Sidney Bechet (May 14, 1897 – May 14, 1959) was an American jazz saxophonist, clarinetist, and composer. He was one of the first important soloists in jazz (beating cornetist and trumpeter Louis Armstrong to the recording studio by several months and later playing duets with Armstrong), and was perhaps the first notable jazz saxophonist. Forceful delivery, well-constructed improvisations, and a distinctive, wide vibrato characterized Bechet's playing. Bechet's erratic temperament hampered his career, however, and not until the late 1940s did he earn wide acclaim.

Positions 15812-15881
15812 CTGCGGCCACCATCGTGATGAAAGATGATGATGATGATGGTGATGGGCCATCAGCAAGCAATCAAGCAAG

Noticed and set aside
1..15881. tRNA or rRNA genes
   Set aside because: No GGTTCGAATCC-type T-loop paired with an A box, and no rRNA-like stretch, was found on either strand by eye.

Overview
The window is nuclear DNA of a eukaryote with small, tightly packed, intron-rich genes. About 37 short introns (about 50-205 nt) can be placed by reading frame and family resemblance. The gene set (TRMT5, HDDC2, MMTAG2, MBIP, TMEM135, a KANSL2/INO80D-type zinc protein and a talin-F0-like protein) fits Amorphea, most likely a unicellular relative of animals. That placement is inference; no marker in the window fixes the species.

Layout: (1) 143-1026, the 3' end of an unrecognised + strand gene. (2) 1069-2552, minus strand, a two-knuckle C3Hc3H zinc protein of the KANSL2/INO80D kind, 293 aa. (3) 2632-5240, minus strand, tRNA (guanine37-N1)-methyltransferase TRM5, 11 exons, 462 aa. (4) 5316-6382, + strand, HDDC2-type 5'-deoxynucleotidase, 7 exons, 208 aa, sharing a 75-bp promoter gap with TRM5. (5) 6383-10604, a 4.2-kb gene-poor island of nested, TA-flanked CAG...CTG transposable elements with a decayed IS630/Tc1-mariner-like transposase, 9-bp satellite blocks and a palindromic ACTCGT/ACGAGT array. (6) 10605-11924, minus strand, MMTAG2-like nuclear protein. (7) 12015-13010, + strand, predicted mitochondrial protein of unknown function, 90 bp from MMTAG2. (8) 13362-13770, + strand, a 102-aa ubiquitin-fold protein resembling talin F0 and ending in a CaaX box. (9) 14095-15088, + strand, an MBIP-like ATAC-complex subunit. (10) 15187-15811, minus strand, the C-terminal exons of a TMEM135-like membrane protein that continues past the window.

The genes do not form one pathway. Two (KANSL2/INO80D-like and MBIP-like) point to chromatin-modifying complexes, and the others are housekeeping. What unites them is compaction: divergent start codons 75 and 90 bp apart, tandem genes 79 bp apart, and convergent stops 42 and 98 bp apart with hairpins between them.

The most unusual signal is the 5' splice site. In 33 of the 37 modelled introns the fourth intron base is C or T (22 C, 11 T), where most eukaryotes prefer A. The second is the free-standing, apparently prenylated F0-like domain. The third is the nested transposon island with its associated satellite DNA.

To Mezz Mezzrow, King Jazz was more than a record label. It was the crystallization of his abiding passion for early forms of jazz, a music he saw as a blues-drenched cry of freedom wafting across the waters from New Orleans. It had spread far beyond the bayou and taken on new forms, but Mezz was the self-appointed keeper of the flame and his post-war record business venture was the mason jar that would forever preserve its goodness. Here, the colorful curator teams up for a series of classic collaborations with an undisputed master of improvisation, his idol, Sidney Bechet. Their work alone would make this 5-CD boxed set a special release, but there is much more to savor, for it combines for the first times the entire output of the King Jazz label, an eclectic mix of performances by people whose names are also a part of the music’s rich legacy. Add to that, careful remastering, an informative illustrated booklet, and Mezzrow’s spoken introductions, recorded exclusively for Storyville—it adds up to a true collector’s item. Yes, there’s a lot of good jam in this very special Mason jar.